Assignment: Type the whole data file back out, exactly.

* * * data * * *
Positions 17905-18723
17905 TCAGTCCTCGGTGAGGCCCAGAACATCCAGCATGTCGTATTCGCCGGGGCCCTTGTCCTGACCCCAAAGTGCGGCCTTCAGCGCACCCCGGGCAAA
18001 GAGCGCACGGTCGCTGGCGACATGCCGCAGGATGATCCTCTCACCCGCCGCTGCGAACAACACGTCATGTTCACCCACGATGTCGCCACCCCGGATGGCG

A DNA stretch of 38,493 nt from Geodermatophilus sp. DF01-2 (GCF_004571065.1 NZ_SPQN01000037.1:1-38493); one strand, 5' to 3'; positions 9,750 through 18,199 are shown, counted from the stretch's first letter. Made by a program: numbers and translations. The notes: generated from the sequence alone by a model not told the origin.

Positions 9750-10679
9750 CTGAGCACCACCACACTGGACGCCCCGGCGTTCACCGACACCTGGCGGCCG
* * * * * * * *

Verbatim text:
Positions 17905-18723
17905 TCAGTCCTCGGTGAGGCCCAGAACATCCAGCATGTCGTATTCGCCGGGGCCCTTGTCCTGACCCCAAAGTGCGGCCTTCAGCGCACCCCGGGCAAA
18001 GAGCGCACGGTCGCTGGCGACATGCCGCAGGATGATCCTCTCACCCGCCGCTGCGAACAACACGTCATGTTCACCCACGATGTCGCCACCCCGGATGGCG

A DNA stretch of 38,493 nt from Geodermatophilus sp. DF01-2 (GCF_004571065.1 NZ_SPQN01000037.1:1-38493); one strand, 5' to 3'; positions 9,750 through 18,199 are shown, counted from the stretch's first letter. Made by a program: numbers and translations. The notes: generated from the sequence alone by a model not told the origin.

Positions 9750-10679
9750 CTGAGCACCACCACACTGGACGCCCCGGCGTTCACCGACACCTGGCGGCCG